We dealt with wealthy, privileged, crazy customers. The woman who had alarming rock-hard, softball-sized breasts and asked Natalie if it would be a problem if she sunbathed topless.
Natalie (blushing): Uh, I'll have to ask my manager!
(His answer: As long as there aren't any kids around, and none of the other guests complain.)
The woman who asked me if it would be all right if her dachshund swam in the pool with her.
Me: I'm sorry, we just can't allow animals in the pool. It's against hotel policy.
Dog Lady: But he is a very clean dog! And he loves to swim! Am I just supposed to leave him in the room and swim without him?
Me: Um, well, why I don't have you talk to my manager.
(His answer: No dogs in the pool, but we can arrange for someone from the daycare facility to stay with your dog if you don't want him to be alone.)
The family who let their kid poop in the kiddie pool, and then just left without saying anything, leaving poop nuggets floating. (I had to call the Engineering Department rather than Housekeeping to deal with this issue as it was a Sanitary Problem Requiring Chemicals).
Me: Hello, Engineering. We have, uh, a problem at the kiddie pool. Involving poop.
Engineering: Are you kidding me?
Me: I wish.
And then there was the week that the entire resort was rented out to an Australian bank. Some kind of working holiday for their employees. The resort went bonkers, stocking up on Fosters (you know, because it's Australian for beer?). The Aussies didn't want Fosters. They wanted Corona. Or Dos Equis. They drank all the Corona in the resort, and someone had to call for a special delivery of More Corona for the Aussies. (And these people loved to drink. You know what they did not love to do? TIP. Is tipping not part of Australian culture? Someone clue me in on this. All I know is that we pounded the pavement, serving Coronas and refilling water and nobody wanted to give us any cash for it.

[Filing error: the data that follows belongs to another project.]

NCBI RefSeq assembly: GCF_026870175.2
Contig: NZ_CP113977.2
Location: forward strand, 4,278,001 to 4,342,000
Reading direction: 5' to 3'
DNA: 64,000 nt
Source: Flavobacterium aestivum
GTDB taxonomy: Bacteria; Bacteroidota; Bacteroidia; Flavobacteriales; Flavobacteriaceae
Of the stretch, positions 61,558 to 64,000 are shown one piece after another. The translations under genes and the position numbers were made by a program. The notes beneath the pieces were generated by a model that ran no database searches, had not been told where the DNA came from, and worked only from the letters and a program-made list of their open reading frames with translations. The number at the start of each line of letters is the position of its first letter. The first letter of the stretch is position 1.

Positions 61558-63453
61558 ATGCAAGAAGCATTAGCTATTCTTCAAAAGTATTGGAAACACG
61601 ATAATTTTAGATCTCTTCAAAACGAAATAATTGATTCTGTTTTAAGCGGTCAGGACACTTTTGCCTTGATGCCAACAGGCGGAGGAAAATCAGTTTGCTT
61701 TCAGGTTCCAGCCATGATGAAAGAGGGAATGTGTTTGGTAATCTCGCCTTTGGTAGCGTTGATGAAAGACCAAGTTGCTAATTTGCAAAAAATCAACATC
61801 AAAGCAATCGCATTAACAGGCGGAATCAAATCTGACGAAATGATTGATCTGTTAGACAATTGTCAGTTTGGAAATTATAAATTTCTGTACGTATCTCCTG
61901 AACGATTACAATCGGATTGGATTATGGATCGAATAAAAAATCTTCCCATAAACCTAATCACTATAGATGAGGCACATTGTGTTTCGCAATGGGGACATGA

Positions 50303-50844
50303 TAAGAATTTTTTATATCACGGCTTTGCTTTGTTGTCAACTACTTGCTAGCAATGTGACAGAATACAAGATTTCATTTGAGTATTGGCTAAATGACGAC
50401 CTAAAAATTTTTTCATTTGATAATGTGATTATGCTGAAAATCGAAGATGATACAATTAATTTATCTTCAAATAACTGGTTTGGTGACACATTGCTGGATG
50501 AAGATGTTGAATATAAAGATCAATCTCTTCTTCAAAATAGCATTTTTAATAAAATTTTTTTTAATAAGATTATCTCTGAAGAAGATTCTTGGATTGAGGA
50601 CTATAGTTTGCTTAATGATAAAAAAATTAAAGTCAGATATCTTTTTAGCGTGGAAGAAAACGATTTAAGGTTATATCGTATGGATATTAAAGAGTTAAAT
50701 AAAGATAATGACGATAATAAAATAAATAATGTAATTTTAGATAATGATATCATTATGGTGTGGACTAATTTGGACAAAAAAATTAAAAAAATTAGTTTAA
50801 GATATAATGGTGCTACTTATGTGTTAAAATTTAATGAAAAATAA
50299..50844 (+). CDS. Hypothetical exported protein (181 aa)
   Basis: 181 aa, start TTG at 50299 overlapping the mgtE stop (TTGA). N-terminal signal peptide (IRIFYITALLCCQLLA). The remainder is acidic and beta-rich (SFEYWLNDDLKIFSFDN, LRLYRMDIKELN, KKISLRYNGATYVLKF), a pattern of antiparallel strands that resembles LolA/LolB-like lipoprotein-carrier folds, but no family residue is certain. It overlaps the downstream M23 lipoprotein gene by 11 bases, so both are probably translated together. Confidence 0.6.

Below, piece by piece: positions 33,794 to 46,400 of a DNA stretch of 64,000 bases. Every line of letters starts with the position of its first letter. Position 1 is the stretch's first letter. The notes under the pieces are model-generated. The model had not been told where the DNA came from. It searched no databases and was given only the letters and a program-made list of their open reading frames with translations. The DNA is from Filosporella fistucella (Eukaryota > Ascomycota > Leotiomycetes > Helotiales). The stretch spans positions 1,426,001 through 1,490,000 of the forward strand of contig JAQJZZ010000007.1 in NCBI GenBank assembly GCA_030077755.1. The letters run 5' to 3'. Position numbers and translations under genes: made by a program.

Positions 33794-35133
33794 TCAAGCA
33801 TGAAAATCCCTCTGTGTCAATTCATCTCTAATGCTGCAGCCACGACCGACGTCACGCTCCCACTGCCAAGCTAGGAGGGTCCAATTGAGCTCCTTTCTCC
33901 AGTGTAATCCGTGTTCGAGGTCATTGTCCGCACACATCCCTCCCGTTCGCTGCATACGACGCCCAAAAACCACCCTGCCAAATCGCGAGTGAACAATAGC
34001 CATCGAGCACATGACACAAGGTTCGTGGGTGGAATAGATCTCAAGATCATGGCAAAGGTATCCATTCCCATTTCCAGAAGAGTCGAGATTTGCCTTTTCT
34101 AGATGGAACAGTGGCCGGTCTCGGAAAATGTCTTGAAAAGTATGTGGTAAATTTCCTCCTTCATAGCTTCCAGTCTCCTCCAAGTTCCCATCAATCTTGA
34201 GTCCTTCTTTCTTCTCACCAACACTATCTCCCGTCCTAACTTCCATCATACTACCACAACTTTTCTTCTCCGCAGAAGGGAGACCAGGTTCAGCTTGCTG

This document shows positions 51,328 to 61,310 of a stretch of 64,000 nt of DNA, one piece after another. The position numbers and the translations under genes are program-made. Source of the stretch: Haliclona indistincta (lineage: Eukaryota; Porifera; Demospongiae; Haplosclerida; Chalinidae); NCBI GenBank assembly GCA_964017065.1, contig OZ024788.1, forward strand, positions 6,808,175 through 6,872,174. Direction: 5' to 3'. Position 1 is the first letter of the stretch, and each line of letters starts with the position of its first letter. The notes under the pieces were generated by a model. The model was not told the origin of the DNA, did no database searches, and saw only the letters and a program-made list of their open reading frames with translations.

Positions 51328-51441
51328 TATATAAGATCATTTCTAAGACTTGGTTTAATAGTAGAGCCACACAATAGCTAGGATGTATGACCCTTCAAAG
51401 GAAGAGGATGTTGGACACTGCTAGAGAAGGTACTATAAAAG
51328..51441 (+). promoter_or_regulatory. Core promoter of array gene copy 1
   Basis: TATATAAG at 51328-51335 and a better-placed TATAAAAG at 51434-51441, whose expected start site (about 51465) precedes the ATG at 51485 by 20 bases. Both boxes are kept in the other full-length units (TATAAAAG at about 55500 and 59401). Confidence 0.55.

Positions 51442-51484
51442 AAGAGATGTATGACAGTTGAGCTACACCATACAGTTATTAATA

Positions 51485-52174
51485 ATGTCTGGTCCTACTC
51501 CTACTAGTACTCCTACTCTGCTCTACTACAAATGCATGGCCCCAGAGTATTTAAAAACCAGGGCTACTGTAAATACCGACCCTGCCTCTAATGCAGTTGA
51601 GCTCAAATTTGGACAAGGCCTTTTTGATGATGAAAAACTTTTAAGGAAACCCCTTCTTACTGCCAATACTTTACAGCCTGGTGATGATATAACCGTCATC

In addition to drinking Corona, the Australians wanted to wear Speedos. Talk about a culture shock for a couple of Midwestern American girls. Almost all the Australian bank employees were men, middle-aged and paunchy, and the first day that Natalie and I looked up from our crossword puzzles to see a bunch of dudes wearing Speedos and strutting around the pool... Well, there was LOTS of giggling.
They were very friendly, though, jolly and joking around, and always calling us "Princess" or "Love" when they wanted us to fetch them another beer (which was constantly). I remember Natalie speed-walking over to me with a panicked look on her face. The old man with the white beard and the big belly and the Speedo with the British flag on the front and back? He had just asked if Natalie would "be a love" and rub sunscreen on his hairy back. (I can't remember if she did it or not...)
Oh, those were some times.
|The outfit is worse with the hat, but at least we are more disguised as we offer guests ice water with citrus? Evian spritzer?|
In some ways, it was really the most absurd job ever.
|Natalie is happy to serve you a complimentary fruit kebab. Or seven, if you're that one dude.|
|As Natalie demonstrates, we were tempted many times to just jump in that water.|